In our “other-directed’ society, behavior is motivated by conformity and external materialistic values. rather than in accordance with inner principles. There is a vacuum in the sphere of inward decision and values.
Indulgence and the consumption of goods dominates human behavior. This has created a spirit of apathy and withdrawal from serious concern as to the purpose of living, and has produced the fun syndrome.
Experimentation with lifestyles which are regarded as being forbidden, obviously gives more attraction. ‘Stolen waters taste sweet’ (Proverbs 9:17). In our age of psychedelic experience, pot-indulgence, get highs, of drugs, gambling and vandalism, it is the spirit of prohibition which itself creates the excitement.
There is an increase of sexual promiscuity, and public expression in its favor. Recently, a prominent newspaper featured the photograph of a bride in a dustbin with the caption: ‘Are we the last Married Generation?’ Premarital and extramarital relationships, sexual perversions and homosexuality have become the subject of experimentation amongst large sections of youth. We live in the age of the pill, an age of the pursuit of pleasure without fruit, of indulgence without responsibility. This has led to a great deal of unhappiness and insecurity, to unwanted children, to AIDS and to the breakup of marriage and the family.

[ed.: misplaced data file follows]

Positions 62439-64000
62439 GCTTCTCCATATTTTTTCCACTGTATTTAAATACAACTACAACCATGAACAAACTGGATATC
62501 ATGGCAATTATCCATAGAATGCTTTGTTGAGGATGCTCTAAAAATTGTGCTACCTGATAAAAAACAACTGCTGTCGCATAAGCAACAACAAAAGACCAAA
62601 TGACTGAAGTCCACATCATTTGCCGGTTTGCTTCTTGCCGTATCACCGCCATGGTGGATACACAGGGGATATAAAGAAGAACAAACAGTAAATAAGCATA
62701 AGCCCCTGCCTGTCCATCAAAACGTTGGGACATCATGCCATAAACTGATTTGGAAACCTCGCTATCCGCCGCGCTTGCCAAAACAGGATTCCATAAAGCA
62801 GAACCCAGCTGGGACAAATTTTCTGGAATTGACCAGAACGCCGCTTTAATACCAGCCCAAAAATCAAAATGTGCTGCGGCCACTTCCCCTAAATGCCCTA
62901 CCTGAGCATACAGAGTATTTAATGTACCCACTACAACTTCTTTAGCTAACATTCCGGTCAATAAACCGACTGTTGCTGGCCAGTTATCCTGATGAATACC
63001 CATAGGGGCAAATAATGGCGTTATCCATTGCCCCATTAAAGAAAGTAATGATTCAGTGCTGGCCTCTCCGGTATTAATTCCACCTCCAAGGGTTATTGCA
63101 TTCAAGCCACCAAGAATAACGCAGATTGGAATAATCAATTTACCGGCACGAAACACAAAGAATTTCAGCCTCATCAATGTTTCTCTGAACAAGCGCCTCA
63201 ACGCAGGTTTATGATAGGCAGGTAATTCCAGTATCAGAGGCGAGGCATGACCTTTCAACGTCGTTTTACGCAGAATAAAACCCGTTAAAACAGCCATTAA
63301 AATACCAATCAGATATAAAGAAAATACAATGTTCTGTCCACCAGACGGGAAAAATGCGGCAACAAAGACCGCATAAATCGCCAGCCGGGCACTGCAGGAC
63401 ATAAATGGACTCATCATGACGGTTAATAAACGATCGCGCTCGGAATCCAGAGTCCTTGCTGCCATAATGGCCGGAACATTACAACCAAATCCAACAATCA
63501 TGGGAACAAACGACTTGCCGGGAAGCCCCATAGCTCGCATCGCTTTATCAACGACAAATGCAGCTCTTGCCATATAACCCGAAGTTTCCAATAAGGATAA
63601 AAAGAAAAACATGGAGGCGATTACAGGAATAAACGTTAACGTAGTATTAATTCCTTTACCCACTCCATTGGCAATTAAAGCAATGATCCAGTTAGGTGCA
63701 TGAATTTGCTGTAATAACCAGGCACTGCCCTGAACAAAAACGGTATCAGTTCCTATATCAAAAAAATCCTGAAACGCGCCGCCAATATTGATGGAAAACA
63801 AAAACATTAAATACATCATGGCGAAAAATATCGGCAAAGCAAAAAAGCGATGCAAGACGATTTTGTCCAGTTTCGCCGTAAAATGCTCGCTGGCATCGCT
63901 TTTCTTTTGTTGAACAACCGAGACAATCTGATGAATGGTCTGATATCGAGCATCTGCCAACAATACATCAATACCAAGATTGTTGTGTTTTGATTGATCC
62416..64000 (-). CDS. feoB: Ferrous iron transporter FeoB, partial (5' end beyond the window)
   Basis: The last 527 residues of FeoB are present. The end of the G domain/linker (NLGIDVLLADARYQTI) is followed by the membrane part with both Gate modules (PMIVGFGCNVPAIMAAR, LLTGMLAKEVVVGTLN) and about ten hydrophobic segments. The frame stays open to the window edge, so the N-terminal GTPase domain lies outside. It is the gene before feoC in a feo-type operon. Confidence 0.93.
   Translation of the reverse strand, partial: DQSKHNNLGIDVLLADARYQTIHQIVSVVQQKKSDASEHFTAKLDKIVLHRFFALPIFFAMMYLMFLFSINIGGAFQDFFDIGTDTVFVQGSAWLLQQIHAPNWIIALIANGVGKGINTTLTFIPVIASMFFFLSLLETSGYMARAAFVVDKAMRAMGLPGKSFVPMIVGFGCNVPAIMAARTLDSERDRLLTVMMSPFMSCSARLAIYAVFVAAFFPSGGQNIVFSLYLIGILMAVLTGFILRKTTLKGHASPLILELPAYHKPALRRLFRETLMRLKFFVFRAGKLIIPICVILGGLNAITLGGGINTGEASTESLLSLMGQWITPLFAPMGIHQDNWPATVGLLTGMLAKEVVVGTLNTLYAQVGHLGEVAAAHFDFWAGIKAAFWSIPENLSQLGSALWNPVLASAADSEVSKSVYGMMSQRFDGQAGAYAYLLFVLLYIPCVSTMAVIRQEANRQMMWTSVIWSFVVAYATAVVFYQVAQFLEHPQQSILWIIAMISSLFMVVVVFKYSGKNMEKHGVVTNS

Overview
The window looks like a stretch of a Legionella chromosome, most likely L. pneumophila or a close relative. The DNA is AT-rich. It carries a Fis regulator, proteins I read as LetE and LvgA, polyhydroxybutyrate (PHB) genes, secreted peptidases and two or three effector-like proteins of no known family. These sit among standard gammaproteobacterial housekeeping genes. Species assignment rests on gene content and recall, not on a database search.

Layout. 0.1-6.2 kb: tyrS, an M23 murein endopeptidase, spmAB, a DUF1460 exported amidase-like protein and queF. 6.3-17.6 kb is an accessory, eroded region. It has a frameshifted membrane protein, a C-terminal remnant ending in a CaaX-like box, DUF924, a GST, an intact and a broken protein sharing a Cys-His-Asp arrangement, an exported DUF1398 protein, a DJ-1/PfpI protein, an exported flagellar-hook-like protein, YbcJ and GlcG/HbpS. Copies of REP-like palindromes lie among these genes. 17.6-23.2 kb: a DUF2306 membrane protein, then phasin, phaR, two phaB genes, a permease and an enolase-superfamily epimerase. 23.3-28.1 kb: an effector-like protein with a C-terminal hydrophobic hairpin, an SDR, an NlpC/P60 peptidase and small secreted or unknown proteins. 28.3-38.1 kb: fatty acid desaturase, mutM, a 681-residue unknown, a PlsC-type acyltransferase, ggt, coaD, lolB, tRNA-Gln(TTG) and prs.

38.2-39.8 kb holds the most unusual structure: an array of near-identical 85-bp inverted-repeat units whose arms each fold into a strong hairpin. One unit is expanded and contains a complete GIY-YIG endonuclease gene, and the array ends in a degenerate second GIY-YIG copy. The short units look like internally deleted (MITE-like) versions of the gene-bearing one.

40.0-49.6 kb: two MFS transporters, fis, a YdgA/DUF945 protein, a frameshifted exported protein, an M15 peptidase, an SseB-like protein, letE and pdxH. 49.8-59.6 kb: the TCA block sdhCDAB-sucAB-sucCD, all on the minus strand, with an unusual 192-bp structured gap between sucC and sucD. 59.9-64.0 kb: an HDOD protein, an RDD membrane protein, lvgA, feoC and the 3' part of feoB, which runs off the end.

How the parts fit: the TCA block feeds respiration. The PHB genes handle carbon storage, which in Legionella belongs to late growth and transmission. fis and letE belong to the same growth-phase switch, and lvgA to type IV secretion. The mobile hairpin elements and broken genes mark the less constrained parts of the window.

Not only is there a breakdown of the wholesome relationship between man and women, there is a similar breakdown of the relationship between parent and child. The attitude towards society is egalitarian instead of functional, all beings are viewed as having equal status. Parents and children are regarded as equal voices in the family. In a large family, children would out-vote the parents. Instead of parents bringing up children, it is the children who bring up the parents. ‘The young shall put the elders to shame, the elders shall rise up before the little ones, the son disowns the father and the daughter rises up against her mother’ (Isaiah 3:5). We live in an atmosphere of other-directedness where only peers matter, and youth and beauty rule.
The large generation gap is due to the permissive attitude parents have towards their young, and also because the young realize that the world is in a mess, created by adults.
Alienation pervades many spheres of life. It shows itself in the chaotic character of music, the plastic arts, painting and poetry. The artist expresses through his medium the Tohu and Vohu of our generation.
Judaism is partly based upon ‘other-directedness’, that is to say, the establishment of a society wherein the pattern of observance becomes conventional. However, its main mode of approach to life is ‘inner-directedness’. Judaism demands constant work upon one’s inner self, and behaving not according to any external standards, but according to the standards demanded by the conscience, the inner voice of G-d. This is identified with the traditions of Judaism, the pattern of life which sets up ideals above the standard of values accepted by one’s peers. It therefore gives man freedom and individuality.